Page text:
Golden Age Of Hollywood Oscar-Bound With “Mank”

There is no way to watch Mank and not be lulled back in time with deep fondness and a true thrill to the era when Hollywood sizzled and stars dazzled. This year the clear favorite for Oscar’s Best Film is the one centered on Herman Mankiewicz as he works on the screenplay for what would become Orson Welles’ 1941 cinema classic “Citizen Kane.” And who does not adore that old movie?

Hollywood is, by its very nature, attuned to a grand film about itself–and make no mistake this one directed by David Fincher–is perfectly packaged for the voters of the Academy. But far more than a movie that brings to life the tone and temper of a by-gone era it is also a masterfully presented story of the creative juices of a writer pitted against the crafty needs and motives of a movie mogul. The story has tentacles throughout the industry.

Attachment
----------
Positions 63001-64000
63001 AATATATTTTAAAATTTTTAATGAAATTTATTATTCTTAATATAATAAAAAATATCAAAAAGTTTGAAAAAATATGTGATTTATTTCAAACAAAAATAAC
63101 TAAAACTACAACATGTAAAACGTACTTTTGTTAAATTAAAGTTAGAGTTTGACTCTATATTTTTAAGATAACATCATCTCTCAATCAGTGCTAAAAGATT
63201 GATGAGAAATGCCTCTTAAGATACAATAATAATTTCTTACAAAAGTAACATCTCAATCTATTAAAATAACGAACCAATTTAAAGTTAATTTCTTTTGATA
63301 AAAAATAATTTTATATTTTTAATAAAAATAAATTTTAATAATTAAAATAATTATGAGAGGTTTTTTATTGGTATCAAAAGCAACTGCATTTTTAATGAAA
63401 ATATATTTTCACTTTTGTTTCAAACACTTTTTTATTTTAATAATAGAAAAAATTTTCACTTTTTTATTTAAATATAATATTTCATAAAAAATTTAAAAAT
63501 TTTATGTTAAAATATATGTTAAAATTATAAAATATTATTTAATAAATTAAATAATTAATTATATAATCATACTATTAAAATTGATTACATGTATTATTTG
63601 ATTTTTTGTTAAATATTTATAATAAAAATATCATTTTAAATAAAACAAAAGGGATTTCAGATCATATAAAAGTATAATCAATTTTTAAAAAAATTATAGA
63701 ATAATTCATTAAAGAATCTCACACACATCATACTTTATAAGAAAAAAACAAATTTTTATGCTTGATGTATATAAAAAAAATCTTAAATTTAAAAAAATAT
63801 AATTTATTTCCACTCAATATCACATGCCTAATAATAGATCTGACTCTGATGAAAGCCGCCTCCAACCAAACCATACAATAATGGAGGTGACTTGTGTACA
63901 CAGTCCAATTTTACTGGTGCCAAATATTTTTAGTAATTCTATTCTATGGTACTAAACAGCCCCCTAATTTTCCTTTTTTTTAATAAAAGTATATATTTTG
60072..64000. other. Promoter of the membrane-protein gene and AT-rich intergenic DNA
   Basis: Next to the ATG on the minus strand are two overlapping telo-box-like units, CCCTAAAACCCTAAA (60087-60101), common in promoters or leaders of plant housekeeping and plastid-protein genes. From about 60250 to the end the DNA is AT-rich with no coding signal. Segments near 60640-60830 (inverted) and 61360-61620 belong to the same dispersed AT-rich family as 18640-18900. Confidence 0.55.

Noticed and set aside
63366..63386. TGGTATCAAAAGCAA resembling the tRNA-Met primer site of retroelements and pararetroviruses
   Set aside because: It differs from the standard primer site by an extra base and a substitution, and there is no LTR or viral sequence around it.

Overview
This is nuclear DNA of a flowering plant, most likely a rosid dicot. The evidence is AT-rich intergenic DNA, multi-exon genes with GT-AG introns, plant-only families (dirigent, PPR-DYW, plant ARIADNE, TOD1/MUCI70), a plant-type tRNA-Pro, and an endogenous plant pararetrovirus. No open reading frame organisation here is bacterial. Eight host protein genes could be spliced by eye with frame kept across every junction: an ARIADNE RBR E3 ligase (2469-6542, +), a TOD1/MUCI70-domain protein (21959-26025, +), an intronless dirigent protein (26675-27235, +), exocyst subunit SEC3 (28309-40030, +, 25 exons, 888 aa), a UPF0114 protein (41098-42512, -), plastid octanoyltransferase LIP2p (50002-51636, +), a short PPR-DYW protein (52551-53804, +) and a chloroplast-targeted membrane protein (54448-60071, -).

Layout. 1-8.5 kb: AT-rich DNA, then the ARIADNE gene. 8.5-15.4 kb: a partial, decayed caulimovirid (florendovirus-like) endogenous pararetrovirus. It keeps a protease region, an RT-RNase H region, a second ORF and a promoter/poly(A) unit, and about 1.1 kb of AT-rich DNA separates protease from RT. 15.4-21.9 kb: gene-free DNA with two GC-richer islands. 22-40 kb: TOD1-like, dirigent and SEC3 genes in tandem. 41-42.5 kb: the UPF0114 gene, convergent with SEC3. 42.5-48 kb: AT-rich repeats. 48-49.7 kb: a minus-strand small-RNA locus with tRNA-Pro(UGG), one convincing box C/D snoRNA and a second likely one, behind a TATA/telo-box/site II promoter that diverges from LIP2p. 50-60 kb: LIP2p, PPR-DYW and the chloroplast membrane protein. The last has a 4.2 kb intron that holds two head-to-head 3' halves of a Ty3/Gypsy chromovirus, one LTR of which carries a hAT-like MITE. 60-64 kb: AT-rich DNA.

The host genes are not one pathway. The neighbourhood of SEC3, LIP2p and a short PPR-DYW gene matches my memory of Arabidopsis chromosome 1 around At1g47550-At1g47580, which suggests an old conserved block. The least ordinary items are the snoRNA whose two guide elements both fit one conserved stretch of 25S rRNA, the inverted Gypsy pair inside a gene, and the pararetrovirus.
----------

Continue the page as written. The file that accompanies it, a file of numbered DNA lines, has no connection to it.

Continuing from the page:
What captured me from the outset with Mank was its similarity to Citizen Kane through the use of flashbacks to advance the compelling story. Then place the film into the context–with historical accuracy–of the conservatism of 1930s Hollywood. Add in black-and-white cinematography. Include musical scores that reverberated with cinematic memories of yesterdays. Simply put the film was made with such technological precision one would think it was a film from that era.

So with all that being said, what do we have?

First, we have a movie to love.

And secondly, a movie that will take home the Oscars.

The nominations for the Academy Awards were released Monday morning and I was most pleased to see Mank had 10 of them ranging from Best Film, Director, Cinematography, along with Gary Oldman for actor and Amanda Seyfried for supporting actress. Oldman is a for-sure winner…he was superb as Mankiewicz.

The golden age of Hollywood was often shown on television when I was a teenager. Weekend afternoons and Saturday nights I would be captivated by the action, the lively nature of the music, the daring stuntmen, and the ability of dancers to land perfectly as they commanded attention. So it is not hard to fathom why anyone who has such respect and fondness for such moments would not delight in Mank, a film that revisits Hollywood when it was King.